Ann Arbor DDA officials have invited members of the Library Green group to participate in the city's Connecting William Street initiative, which is focused on coming up with redevelopment ideas for the Library Lot and four other city-owned properties in the area.
Ann Arbor officials also are in the early stages of planning a redesign of Liberty Plaza. Hieftje and Council Member Sabra Briere recently toured the site with city park officials.
"We hope to make improvements to Liberty Plaza to improve that park," Hieftje said. "And Liberty Plaza has come a long ways, and people should give it a fair shake. It's really looking pretty good right now. It's well-maintained thanks to First Martin."
"We're applying for Natural Resources Trust Fund grants at 721 N. Main," he said. "And I've continued to work with the Greenway Conservancy, along with Council Member Margie Teall, on the 415 land, and so we've got a real effort there.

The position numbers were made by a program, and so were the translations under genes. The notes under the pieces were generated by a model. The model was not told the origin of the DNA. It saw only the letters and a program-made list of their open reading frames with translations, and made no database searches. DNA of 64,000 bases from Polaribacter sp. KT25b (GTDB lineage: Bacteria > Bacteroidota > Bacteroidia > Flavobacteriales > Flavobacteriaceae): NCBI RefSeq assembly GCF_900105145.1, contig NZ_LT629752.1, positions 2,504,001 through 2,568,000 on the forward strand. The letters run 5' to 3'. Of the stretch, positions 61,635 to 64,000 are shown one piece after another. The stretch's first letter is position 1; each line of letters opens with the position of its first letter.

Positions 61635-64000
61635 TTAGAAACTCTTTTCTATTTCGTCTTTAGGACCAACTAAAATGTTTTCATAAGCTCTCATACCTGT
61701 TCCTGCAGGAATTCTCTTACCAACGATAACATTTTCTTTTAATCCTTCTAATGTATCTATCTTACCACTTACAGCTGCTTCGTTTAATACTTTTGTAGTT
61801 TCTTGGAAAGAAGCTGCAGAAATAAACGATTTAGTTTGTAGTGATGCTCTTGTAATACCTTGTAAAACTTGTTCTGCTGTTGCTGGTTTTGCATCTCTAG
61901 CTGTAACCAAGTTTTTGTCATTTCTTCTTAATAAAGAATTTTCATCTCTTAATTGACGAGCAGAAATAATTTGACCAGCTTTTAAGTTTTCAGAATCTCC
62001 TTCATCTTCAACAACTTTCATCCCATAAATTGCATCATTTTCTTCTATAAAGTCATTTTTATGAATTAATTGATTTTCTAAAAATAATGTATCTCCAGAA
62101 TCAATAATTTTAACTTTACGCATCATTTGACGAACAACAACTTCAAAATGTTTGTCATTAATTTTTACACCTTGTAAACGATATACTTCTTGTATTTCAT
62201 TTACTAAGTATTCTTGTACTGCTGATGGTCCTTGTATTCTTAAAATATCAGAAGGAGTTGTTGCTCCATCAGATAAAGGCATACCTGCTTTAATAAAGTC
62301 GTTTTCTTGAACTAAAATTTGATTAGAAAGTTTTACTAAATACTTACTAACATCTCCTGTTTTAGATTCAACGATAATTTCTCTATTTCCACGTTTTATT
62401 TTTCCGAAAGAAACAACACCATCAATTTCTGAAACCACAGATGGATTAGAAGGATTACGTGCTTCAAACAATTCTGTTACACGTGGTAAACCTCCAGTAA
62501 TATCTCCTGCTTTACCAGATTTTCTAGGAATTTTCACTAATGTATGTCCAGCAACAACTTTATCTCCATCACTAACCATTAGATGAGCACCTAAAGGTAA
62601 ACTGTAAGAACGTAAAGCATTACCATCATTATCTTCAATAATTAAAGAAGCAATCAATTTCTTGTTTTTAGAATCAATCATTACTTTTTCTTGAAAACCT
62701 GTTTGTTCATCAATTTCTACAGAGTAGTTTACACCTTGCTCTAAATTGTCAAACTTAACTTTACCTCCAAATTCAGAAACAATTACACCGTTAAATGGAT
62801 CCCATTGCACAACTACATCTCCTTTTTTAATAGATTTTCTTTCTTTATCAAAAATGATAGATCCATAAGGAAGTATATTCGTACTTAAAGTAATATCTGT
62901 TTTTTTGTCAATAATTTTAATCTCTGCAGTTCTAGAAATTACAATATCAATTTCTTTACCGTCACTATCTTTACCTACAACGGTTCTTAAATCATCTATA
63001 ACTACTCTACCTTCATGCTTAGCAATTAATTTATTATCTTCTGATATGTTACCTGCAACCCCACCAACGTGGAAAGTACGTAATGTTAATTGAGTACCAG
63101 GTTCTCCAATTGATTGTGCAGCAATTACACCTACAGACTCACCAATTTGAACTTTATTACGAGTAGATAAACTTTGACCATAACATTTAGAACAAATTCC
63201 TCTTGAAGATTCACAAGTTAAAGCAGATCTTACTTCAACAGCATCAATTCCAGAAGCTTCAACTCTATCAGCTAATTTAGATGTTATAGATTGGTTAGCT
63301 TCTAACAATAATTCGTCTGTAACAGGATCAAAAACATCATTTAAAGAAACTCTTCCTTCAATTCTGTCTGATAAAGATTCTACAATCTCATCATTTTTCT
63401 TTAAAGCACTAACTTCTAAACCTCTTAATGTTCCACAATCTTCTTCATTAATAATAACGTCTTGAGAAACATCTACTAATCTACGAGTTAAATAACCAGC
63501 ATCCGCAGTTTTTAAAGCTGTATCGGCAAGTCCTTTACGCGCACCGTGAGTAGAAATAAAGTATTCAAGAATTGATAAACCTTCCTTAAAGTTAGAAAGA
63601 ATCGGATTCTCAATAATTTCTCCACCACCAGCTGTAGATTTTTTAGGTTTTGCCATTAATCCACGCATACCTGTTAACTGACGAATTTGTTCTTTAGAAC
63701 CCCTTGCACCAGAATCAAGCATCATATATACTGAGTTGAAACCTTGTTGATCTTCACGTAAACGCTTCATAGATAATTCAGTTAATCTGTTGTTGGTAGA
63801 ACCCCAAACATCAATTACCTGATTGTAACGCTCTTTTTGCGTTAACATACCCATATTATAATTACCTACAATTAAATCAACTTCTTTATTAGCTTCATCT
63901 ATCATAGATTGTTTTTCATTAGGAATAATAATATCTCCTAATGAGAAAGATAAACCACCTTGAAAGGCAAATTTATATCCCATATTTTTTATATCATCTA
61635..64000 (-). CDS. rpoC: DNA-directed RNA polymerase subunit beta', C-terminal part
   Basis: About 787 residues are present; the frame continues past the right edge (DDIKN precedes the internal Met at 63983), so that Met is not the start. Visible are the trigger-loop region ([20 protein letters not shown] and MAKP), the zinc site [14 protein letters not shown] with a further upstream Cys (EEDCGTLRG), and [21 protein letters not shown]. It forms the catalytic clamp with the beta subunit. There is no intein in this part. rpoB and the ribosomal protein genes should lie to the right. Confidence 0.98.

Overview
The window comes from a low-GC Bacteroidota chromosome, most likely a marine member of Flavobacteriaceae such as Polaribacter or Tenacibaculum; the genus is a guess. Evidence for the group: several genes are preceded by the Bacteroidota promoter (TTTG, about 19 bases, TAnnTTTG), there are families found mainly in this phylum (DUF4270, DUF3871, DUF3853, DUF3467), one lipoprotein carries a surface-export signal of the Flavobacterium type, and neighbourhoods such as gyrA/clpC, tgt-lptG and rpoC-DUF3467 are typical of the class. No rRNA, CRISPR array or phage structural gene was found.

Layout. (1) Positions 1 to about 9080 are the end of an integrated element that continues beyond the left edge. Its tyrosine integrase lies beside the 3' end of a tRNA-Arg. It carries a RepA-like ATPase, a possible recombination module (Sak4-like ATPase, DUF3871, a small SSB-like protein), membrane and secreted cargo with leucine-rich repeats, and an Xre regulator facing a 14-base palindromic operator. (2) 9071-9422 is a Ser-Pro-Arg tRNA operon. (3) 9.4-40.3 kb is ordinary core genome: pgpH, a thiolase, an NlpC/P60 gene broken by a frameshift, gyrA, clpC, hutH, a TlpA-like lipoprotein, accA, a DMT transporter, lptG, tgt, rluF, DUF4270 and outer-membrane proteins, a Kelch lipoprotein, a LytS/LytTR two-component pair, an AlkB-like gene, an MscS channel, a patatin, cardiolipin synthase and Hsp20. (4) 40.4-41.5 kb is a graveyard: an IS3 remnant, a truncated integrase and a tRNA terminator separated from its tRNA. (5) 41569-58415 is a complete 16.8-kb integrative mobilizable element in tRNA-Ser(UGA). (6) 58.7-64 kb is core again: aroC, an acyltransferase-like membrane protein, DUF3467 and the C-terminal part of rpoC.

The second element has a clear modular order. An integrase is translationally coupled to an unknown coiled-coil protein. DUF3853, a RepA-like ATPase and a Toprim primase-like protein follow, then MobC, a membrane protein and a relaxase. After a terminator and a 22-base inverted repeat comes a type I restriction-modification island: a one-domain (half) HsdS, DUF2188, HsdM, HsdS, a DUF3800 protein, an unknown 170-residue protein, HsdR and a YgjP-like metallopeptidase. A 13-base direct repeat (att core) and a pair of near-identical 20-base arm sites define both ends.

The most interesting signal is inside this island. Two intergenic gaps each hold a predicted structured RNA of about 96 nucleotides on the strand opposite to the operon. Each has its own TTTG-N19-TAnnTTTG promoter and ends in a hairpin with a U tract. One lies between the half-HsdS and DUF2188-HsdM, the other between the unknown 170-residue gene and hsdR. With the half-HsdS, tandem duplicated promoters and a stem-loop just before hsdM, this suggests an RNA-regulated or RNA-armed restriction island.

"Those are city-owned properties we have to do something with," he added. "They're in the floodway and really parks are the best use for them."
Hieftje also made note of the polluted MichCon site that abuts the Huron River just north of downtown. DTE Energy is working to clean up part of the site so it can become a park.
"That's a property the city has wanted for many years," Hieftje said. "So there's kind of a lineup of new park proposals and we have to figure out how that's going to all work in, and how it can be afforded without stressing the parks budget."